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postpartum

Postpartum Women Expect Too Much of Ourselves (and Our Babies)

shifra

At a gathering of pre- and postpartum professionals, one woman, an Indian immigrant, asked the group, “Why do American woman feel the need to be on top of things right after their babies are born? When I had my babies in India, I was in bed beside my baby for 40 days, had someone serving me special herbs and foods, and both I and my baby got massages every day. What’s with the ‘hoist yourself up by your bootstraps’ mentality here?”

That was the first time I heard it; but it certainly wasn’t the last.

As I joined other groups of postpartum professionals, I heard time and again about the importance of self-care and taking it easy during the postpartum weeks. Indigenous cultures all over the world have ritual care for new mothers, often lasting for about six weeks. As I read books and talked to professionals, I learned so much about postpartum rituals and care from around the world … and then I thought back to my own postpartum experience.

The transition into motherhood is overwhelming for most mothers; for me, though, it was doubly overwhelming. My firstborn were twins. After a long pregnancy with many ups and downs, at 37.5 weeks, my babies were born. Suddenly I was plunged into a world I didn’t even know existed. I was clueless about everything. There was so much to do, and despite having just had a C-section, I refused to be confined to bed.

I was up and around for most of the day those first few weeks, busy with tasks that I cannot even remember. Somehow, despite the fact that my husband pitched in a ton, despite my mother, sister, and mother-in-law visiting for a week each to take the load of housework of my shoulders, despite the friends who sent meals over and the cleaning help we had every week, I hardly ever napped. It wasn’t just not napping, though; I hardly stopped moving. In short order, I was shopping for food and clothes, and even attending my friend’s son’s bris.

Now, I look back in shock at my postpartum activity. But then, it didn’t seem so crazy. It was freeing not to have 50-pound watermelon of kicking baby strapped to my middle. Sure, I was zombie-eyed and exhausted, but I could move again, and it felt great. I felt like a different person — certainly not like an invalid! And I hear that sentiment repeated again and again by new mothers: “I’m not an invalid! I can get it myself. I feel fine.”

That could totally be true. But that doesn’t mean that you’re ready to run a marathon. Or show up to your son’s bris a week after birth, replete with makeup and heels. Or attend a wedding less than a month later, baby in tow. Or that your baby is up to the task of entertaining lots of loud adults (or even just a few!) for hours.

Your body’s just been building a human being for nine months, and, whether you’ve undergone labor or not, had a vaginal or a Cesarean birth, getting that baby out of you was a major trauma on your body. You’ve got a placenta-sized wound in your uterus that needs to heal, hormones that need to settle, and a new baby — or in my case, two — getting in the way of the sleep that’s usually recommended. That’s a whole lot going on at once!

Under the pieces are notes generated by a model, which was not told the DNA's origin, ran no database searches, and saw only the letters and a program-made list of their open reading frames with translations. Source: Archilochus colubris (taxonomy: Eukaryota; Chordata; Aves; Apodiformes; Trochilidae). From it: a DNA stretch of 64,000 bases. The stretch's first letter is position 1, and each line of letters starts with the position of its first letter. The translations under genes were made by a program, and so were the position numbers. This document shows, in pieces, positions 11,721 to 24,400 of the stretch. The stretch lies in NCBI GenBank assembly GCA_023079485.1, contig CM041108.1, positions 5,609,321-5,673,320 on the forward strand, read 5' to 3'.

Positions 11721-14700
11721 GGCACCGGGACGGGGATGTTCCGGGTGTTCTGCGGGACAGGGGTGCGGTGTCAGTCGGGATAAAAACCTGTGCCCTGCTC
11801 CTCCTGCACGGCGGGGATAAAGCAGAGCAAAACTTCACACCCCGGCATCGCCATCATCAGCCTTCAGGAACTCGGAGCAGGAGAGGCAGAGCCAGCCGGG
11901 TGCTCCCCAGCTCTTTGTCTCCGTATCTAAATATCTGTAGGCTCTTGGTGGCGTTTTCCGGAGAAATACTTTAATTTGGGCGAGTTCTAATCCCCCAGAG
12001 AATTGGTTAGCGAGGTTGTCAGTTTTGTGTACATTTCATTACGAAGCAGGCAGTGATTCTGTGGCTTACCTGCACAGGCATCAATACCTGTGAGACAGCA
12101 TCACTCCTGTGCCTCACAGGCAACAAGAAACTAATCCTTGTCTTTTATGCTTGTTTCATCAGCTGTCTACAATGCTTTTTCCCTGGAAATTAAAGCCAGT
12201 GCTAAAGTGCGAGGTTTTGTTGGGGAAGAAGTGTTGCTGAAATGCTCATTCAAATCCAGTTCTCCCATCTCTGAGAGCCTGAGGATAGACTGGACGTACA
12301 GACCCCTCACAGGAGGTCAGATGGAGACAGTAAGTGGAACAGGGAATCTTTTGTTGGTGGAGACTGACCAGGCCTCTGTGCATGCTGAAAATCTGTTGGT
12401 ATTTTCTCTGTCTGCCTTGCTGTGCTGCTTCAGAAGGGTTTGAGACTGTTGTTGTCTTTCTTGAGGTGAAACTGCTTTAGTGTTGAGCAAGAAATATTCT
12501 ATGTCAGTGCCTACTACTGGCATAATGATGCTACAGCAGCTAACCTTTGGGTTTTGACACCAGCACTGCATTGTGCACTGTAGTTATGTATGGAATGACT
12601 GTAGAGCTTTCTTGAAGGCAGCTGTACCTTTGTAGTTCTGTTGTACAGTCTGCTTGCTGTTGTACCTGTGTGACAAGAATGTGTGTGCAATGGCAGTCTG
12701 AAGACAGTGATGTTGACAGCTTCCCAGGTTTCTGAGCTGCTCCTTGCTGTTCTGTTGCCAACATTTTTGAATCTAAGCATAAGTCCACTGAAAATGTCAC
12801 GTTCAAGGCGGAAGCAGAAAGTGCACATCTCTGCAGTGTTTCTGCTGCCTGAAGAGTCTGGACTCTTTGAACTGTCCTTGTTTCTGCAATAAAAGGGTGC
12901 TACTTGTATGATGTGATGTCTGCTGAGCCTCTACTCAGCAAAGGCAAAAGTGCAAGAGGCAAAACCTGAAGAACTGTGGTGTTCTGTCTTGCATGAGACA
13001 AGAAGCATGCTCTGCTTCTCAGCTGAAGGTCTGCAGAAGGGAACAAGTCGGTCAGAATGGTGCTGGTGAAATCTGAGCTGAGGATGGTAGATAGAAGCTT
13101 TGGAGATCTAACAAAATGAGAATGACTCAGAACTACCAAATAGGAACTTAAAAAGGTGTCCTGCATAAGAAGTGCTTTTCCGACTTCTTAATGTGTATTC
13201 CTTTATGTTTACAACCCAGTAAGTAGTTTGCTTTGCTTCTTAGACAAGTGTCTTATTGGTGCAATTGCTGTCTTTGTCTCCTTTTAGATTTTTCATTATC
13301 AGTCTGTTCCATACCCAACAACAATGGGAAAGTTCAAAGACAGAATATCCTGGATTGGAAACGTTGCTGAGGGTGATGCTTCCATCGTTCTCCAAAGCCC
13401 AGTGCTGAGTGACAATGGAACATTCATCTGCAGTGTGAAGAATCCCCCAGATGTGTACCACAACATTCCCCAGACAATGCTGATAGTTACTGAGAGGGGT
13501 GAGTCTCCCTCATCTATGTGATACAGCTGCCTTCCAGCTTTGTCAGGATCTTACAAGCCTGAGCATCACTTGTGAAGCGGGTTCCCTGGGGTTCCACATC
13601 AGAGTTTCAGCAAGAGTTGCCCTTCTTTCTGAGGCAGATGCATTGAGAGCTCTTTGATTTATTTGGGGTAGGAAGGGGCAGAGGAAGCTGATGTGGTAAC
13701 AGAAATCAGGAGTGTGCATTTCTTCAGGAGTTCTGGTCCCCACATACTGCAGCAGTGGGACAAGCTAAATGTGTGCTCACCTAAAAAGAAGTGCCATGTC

A local midwife here in Chicago recommends the rule of 5 days: 5 days in bed, 5 days on bed, 5 days around bed. But even after those two weeks, she and other postpartum professionals around the world talk about the importance of respecting your body. It’s okay if you take things easy for a little bit. It’s okay to have a mummy tummy for months after your baby is born. It’s okay to accept for, and even ask for, help.

And then, there’s our babies.

Sometimes I feel bad for them. There they were, enjoying an idyllic existence of perfection. Never hungry, never overstuffed, never cold, never hot, always surrounded by comforting regular noises muffled by the sound of their little swimming pools, no gravity weighing them down, no bright lights, no loud sudden noises, nothing new to look at, smell, feel or taste. In a matter of hours, with no warning of what is to come, they enter a bright, loud world. And we expect them to grow up and be adults about it. But as a mom and a baby sleep consultant, I’ve found that newborns can’t really handle stimulation beyond 45 to 60 minutes. When there’s too much going on, they’ll just shut down — in an attempt to minimize the stimulation they’re being exposed to.

Entering the world of postpartum care, and as a sleep consultant, in particular, I had the opportunity to meet with women with different cultural values and learn more about what is going on in our bodies and our baby’s minds in those weeks after birth. It was eye-opening for me. I’d never realized how much the American go-getter mentality has affected the way we view our needs as postpartum mothers and, by extension, our new babies’ needs.

Having just given birth to Baby No. 3, this time I know that it’s okay to relax, to stay in my pajamas, accept and ask for more help, and focus on my baby’s and my own adjustment. Now I know how letting go of any expectations of myself and my body can transform my recovery, how respecting my body’s and my baby’s needs and limits has the power to transform the postpartum period into a more relaxing, enjoyable and energizing period for my whole family.

 

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